Thursday, December 08, 2016

The difference between ID and creationism

The difference between ID and creationism isn't so much what they believe (although in ID there is no attempt to underwrite biblical literalism scientifically), but rather concerns what science can show. There is a difference between something being created and being designed. Plato believe that the natural world showed signs of design, but his philosophy made the Demiurge (his designer) only a designer, and not the creator of the basic stuff of the world. The idea is that we have ways of figuring out if things are designed (think about the way we decide whether someone is cheating at cards--- was the arrangement of cards you got from the deck designed or not designed by the dealer), and if we follow those rules, you get a positive result for design in nature. 

1 comment:

Unknown said...

I suppose the design argument really comes down to explaining this coincidence:

People have demonstrated examples of intelligent invention that have, in a vast number of ways, been revealed as having independently arisen in the natural world.

But there's another, deeper argument that's on better grounds for evading abstruse objections, that of inference from instantiations of biological complexity to an Intelligent Source. Antony Flew, for example, found the emergence of human life from inorganic materials improbable on naturalism, while being well-informed and praised for his objectivity in the past while he was still the worlds most influential atheist (before the philosophically incompetent Richard Dawkins, of course). I think Moreland's formulation of the arguments from consciousness, for example, do provide significant justification for theism.

Now, these are not to be dismissed as appeals to ignorance (God-of-the-gaps), as there is quite a lot of difference between that and: looking for the best explanation for phenomena we observe in the natural world. While I agree that we should exhaust all probable naturalistic explanations, there comes a point where it's time to consider supernaturalistic ones (i.e. when naturalistic inferences become inapplicable or patently inadequate)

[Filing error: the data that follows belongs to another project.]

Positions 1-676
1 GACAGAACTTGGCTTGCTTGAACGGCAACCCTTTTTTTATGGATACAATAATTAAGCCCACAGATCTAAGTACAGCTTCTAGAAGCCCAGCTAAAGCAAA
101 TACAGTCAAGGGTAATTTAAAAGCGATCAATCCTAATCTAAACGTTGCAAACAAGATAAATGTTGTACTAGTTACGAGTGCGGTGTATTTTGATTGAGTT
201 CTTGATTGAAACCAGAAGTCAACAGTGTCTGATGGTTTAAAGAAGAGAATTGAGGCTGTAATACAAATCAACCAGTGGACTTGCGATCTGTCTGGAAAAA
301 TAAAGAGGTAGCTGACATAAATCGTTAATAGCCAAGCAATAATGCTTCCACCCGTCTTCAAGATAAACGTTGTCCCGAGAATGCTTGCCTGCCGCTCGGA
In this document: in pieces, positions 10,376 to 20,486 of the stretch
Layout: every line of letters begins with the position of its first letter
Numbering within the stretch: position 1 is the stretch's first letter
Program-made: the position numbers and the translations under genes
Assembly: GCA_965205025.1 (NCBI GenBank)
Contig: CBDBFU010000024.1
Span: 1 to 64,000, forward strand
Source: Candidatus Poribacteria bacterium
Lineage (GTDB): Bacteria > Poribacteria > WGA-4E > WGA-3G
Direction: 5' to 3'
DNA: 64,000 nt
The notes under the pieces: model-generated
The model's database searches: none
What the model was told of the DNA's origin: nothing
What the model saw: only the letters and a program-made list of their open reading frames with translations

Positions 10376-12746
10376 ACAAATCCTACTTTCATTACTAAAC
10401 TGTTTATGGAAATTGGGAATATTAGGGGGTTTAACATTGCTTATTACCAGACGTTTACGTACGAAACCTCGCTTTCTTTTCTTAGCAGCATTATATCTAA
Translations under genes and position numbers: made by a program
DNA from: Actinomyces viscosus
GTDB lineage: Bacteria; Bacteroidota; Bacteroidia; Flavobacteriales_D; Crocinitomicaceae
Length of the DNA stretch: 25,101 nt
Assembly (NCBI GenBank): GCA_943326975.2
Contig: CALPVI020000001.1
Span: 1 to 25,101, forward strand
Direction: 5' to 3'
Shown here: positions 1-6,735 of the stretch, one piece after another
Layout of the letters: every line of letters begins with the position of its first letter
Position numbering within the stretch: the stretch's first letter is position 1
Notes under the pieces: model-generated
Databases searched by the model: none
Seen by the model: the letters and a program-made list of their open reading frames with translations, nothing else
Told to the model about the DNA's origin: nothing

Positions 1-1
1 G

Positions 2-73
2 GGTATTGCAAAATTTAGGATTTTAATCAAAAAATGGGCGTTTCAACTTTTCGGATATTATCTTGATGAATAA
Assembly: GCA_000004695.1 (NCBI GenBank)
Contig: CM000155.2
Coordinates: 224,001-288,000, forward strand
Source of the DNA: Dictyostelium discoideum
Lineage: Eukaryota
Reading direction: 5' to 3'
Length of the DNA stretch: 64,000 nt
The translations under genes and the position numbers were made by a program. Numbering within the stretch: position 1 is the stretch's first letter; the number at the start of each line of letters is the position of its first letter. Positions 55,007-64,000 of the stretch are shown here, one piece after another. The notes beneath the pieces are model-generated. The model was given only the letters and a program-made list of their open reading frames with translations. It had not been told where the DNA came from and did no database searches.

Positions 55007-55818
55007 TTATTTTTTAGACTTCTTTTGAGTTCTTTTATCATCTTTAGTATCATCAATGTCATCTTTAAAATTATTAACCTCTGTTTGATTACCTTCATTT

The main issue I have with the so called "ID Theory" is that you can hardly have a meaningful discussion with someone about it without subjecting yourself to the emotionally laden debate on biological macroevolution by natural selection VS Christianity (I perceive no conflict there, except what is superficial, I should add--and as Plantinga argues, I think there is significant conflict between naturalism and contemporary biology...though I think the arguments from reason are less, well, unstable). ID is so often mistaken as an argument against evolution rather than as evidence for God--the latter is what matters in this philosophical endeavor. In fact, it is so profoundly misunderstood that I feel it ought to be abandoned entirely, but there are better reasons for my thinking this:

The other common criticism is that it is not science, as it attempts to infer a metaphysical explanation outside of the methodological naturalism of science. Of course, what matters is whether these inferences are veridical, not whether the terms are correct.

It seems to me that the ID movement has come about through well meaning, albeit, philosophically naive theologians. I say leave the natural theology to the analytic philosophers.